Under the Iowa Civil Rights Act, a plaintiff may prove discrimination with direct evidence or by the indirect, burden shifting method of proof established in McDonnell Douglas Corp. v. Green, 411 U.S. 792, 93 S. Ct. 1817, 36 L. Ed. 2d 668 (1973). See Hulme v. Barrett, 449 N.W.2d 629, 632 (Iowa 1989) (applying McDonnell Douglas framework in claim brought under Iowa Civil Rights Act). Under this analysis, the plaintiff has the burden to establish a prima facie case of discrimination. Texas Dep't. of Community Affairs v. Burdine, 450 U.S. 248, 252-53, 101 S. Ct. 1089, 1093-94, 67 L. Ed. 2d 207, 215 (1981). If the burden is met, this raises a presumption of discrimination, and the burden then shifts to the defendant to offer legitimate, nondiscriminatory reasons for its actions. Id. If the defendant meets this burden, the plaintiff, who at all times retains the burden of proving discrimination, then has the burden to prove the employer's proffered reasons are pretextual. Id. Once the fact finder has made its determination on the merits, however, the presumptions employed by the trial court under McDonnell Douglas fade away and we examine the record solely to determine if the fact finder's ultimate conclusion is supported by substantial evidence. Landals v. George A. Rolfes Co., 454 N.W.2d 891, 893 (Iowa 1990).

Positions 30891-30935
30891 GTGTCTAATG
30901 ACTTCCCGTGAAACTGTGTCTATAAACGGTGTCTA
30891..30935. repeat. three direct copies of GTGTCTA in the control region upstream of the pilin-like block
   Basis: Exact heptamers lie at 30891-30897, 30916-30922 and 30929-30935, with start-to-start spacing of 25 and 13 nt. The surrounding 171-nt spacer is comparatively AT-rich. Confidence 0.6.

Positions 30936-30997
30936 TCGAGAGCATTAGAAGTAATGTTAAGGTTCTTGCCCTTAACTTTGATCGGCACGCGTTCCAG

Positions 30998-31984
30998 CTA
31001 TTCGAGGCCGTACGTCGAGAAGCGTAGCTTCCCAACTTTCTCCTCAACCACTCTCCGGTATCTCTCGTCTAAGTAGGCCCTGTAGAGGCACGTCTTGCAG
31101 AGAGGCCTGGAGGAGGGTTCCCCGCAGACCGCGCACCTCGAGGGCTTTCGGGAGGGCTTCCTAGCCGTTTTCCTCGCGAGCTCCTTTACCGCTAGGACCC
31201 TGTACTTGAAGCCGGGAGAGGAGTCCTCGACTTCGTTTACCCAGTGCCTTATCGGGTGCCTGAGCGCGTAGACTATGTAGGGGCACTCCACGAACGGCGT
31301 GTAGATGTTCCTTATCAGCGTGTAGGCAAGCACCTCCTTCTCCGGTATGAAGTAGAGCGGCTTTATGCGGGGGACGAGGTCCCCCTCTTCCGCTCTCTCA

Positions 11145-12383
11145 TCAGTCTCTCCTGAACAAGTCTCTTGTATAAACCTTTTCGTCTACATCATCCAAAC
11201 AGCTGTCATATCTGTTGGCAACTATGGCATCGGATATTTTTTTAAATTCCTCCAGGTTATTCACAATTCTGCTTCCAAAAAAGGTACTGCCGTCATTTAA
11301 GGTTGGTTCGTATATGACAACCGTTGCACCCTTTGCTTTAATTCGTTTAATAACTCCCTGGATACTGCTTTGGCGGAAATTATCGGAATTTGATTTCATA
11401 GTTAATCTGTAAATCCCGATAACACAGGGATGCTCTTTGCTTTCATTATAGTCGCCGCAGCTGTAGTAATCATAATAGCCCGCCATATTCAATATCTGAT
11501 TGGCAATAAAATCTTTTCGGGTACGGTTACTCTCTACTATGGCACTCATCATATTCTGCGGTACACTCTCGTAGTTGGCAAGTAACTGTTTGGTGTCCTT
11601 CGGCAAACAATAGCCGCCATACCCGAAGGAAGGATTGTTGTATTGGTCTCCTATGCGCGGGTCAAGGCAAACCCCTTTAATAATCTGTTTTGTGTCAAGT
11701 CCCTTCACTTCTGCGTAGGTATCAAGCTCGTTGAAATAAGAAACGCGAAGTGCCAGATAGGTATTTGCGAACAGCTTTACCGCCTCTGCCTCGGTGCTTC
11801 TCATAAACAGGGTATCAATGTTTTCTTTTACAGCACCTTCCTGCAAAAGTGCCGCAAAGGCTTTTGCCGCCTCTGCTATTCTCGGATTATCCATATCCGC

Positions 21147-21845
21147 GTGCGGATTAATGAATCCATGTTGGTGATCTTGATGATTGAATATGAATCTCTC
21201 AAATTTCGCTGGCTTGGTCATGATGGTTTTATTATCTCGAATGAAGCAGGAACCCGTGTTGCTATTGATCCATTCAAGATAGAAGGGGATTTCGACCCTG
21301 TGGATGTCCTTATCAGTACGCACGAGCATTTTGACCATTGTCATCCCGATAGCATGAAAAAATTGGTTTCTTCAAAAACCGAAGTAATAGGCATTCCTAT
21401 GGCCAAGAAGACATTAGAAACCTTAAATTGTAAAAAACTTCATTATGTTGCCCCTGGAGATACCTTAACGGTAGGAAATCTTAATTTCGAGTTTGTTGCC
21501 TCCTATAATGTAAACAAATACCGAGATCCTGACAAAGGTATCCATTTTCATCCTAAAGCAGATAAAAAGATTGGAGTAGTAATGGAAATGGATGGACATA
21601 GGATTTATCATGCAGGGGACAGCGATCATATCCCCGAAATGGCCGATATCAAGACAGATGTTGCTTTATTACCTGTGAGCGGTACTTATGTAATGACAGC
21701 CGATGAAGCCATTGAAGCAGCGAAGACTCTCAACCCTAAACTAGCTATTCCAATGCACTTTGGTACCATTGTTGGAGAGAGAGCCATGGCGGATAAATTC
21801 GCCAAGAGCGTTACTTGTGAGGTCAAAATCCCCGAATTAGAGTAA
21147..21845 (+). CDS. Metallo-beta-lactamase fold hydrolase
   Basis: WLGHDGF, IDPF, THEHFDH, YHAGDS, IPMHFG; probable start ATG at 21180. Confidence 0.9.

To establish a prima facie case of discrimination, Reiss was required to show that she is a member of a protected class, that she met applicable job qualifications, that her employment was terminated and that the position sought was filled by a white male or remained open while the employer continued to seek applicants with similar qualifications. McDonnell Douglas, 411 U.S. at 802, 93 S. Ct. at 1824, 36 L. Ed. 2d at 677. The district court concluded Reiss failed to meet this burden, finding that because this case involves a reduction in work force, she *175 was required to make some discrimination showing beyond that required for a prima facie case under McDonnell Douglas. See Holley v. Sanyo Mfg., Inc., 771 F.2d 1161 (8th Cir.1985) (holding that in age discrimination cases an additional showing of discrimination is required for a prima facie case because of statistical likelihood a younger employee will be hired to replace plaintiff). This additional showing, however, is not necessarily required in cases alleging sex discrimination. Holley, 771 F.2d at 1166 (quoting Laugesen v. Anaconda Co., 510 F.2d 307, 313 n. 4 (6th Cir.1975)). We find that absent this additional requirement, Reiss sustained her initial burden by showing white males were retained as DSM's when she was terminated as a result of the reorganization. The trial court erred in concluding otherwise.